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Accused priest at center of Chilean controversy insists he is innocent

November 12, 2015

The Catholic priest at the center of Chile’s most controversial sex-abuse case has insisted that he is innocent.

Testifying in a lawsuit brought by his alleged victims, Father Fernando Karadima insisted: “I maintain my innocence.” He said that he never engaged in sexual conduct with the plaintiffs. He added that he was unaware of complaints against him until 2010, when the accusations appeared in the press.

A Chilean court found the charges against Father Karadima compelling, but ruled that he could not be prosecuted because the alleged crimes occurred decades ago and the statute of limitations had expired. In 2011, the Congregation of the Doctrine for the Faith found that Karadima, now 85, was guilty of sexually abusing young males and, withdrawing his permission to celebrate the sacraments in public, ordered him to retire to a life of private prayer and penance.

The Karadima case has caused waves of protest against the Vatican twice in recent months.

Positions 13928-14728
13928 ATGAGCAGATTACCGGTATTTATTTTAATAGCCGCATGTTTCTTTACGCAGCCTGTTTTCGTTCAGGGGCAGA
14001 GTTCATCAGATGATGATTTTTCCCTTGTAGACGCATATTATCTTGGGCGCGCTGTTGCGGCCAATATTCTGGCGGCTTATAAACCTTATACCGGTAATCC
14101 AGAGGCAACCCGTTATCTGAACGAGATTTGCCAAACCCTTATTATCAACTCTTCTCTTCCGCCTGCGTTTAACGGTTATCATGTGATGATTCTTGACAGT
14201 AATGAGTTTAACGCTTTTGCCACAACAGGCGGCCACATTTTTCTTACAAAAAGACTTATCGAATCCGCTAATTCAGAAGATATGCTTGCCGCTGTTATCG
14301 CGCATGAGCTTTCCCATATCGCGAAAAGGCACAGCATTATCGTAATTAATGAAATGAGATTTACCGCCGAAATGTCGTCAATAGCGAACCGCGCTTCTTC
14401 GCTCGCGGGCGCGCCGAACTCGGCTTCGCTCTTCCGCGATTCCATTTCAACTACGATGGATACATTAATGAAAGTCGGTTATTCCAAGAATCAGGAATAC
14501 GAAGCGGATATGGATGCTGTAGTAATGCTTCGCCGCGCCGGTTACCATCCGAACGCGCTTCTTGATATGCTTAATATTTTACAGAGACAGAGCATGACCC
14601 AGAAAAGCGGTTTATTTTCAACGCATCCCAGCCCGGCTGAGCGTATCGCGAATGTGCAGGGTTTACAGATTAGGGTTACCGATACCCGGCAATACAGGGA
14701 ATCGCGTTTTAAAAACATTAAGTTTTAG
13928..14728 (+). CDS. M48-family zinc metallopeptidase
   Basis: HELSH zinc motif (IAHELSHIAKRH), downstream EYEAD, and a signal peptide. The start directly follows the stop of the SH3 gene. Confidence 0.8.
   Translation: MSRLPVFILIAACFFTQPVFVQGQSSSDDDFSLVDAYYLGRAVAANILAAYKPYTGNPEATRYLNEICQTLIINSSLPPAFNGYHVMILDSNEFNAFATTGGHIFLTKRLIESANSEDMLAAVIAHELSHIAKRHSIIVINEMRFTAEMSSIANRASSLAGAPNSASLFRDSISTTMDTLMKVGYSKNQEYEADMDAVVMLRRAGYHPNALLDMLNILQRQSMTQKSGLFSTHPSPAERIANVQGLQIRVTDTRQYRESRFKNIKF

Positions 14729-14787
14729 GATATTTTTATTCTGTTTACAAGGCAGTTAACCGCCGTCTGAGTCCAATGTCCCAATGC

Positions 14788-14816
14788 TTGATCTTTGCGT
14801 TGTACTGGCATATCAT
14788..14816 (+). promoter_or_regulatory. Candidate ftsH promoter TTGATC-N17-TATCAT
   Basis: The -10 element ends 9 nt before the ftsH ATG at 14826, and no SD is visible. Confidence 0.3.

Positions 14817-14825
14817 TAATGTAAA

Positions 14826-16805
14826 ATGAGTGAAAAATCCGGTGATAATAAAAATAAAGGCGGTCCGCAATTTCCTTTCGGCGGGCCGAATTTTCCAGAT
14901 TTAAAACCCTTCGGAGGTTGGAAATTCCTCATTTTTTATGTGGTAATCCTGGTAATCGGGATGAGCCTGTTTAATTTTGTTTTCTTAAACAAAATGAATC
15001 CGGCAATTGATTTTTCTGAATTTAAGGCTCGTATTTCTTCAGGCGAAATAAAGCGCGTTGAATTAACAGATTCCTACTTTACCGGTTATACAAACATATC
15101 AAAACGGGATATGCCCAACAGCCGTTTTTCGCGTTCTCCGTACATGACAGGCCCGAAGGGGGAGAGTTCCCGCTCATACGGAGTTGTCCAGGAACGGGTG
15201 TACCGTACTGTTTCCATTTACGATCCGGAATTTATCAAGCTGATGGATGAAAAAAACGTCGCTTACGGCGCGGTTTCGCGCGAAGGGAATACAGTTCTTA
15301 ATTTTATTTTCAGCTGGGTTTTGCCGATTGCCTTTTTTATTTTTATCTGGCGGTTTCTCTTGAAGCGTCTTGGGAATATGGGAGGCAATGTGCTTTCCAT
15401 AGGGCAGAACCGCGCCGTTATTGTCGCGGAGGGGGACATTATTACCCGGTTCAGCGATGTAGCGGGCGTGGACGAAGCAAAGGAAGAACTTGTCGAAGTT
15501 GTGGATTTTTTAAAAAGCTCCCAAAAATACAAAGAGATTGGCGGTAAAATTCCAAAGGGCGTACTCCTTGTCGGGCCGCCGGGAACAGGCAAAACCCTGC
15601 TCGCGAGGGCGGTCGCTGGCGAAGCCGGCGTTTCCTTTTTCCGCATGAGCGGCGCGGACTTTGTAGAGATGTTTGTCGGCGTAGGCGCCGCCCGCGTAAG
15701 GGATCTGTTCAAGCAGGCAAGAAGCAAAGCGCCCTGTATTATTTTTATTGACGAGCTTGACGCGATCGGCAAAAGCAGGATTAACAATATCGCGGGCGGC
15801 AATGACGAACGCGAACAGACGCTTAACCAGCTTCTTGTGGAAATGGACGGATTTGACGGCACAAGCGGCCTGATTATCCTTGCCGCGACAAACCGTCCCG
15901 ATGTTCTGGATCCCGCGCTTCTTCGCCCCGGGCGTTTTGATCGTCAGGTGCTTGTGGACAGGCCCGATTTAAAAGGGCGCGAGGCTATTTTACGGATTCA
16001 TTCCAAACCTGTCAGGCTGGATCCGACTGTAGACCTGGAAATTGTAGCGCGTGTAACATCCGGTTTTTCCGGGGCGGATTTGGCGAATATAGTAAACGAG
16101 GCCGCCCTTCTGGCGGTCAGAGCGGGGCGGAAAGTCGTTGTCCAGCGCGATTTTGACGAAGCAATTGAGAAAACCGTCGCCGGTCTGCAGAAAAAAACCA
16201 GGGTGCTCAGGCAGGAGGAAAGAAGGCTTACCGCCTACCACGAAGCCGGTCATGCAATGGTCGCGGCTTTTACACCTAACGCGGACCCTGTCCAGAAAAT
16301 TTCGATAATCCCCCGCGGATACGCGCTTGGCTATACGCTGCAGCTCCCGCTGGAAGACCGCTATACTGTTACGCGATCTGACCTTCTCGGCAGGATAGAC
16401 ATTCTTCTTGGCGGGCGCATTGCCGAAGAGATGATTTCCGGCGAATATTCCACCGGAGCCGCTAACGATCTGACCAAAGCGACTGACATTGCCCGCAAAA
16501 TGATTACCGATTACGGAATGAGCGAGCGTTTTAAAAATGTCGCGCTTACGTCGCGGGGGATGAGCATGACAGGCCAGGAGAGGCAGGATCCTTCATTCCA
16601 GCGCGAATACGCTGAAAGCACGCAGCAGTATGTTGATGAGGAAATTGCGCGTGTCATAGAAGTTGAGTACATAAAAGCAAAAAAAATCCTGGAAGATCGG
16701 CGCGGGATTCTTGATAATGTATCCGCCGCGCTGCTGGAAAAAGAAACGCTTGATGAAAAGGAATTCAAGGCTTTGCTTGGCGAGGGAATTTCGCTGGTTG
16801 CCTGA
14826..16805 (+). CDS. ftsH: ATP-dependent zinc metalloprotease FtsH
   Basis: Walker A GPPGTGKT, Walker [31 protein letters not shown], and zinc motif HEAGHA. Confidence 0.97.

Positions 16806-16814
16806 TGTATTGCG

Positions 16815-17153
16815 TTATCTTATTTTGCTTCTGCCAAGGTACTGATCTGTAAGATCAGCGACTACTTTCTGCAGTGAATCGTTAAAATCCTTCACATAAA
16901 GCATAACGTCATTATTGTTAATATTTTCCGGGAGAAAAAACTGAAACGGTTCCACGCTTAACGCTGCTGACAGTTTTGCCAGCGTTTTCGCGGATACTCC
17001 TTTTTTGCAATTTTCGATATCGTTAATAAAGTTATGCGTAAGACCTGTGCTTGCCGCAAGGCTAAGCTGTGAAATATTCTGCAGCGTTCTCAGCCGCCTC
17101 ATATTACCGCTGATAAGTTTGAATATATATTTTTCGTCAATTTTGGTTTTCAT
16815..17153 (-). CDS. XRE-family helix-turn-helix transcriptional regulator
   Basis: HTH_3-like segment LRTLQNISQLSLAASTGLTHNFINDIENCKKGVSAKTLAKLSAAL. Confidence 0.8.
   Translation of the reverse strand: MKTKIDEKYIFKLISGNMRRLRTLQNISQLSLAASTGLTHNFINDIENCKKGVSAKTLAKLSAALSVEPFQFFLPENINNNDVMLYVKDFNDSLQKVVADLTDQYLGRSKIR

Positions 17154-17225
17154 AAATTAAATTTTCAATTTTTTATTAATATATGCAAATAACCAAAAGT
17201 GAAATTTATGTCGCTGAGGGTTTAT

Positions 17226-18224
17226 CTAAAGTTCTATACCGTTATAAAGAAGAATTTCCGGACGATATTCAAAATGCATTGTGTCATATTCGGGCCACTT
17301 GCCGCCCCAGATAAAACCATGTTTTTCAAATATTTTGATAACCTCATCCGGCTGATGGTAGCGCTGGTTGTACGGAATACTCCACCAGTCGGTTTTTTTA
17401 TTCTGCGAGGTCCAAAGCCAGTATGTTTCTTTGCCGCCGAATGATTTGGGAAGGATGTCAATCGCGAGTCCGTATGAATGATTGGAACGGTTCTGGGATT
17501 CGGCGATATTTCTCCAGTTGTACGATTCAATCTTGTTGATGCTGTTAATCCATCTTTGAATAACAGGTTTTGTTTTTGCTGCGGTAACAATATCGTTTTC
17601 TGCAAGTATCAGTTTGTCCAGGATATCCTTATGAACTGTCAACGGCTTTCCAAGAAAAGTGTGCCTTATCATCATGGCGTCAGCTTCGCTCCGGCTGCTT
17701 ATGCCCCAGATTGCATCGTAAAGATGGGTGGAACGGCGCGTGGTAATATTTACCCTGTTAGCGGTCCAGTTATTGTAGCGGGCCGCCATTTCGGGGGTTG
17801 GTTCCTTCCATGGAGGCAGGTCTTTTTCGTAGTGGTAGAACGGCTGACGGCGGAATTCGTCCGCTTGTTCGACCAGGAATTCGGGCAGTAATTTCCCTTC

• When Pope Francis named Bishop Juan Barros to head the Osorno diocese, critics noted that Bishop Barros was an old friend of Father Karadima. The bishop has said that he was unaware of any abuse, and Pope Francis has defended his appointment, saying that the critics were swayed by “unfounded allegations of the leftists.”
  • In September it emerged that two archbishops of Santiago-- Cardinal Ricardo Ezzati, the current head of the Chilean archdiocese, and his predecessor, Cardinal Francisco Javier Errazuriz—had sought to persuade Vatican officials not to host an address by one of Father Karadima’s accusers. Cardinal Errazuriz (who is one of the nine members of the Council of Cardinals advising Pope Francis on Vatican reforms) has said that he did not take action on the abuse charges because he was convinced that they were false.


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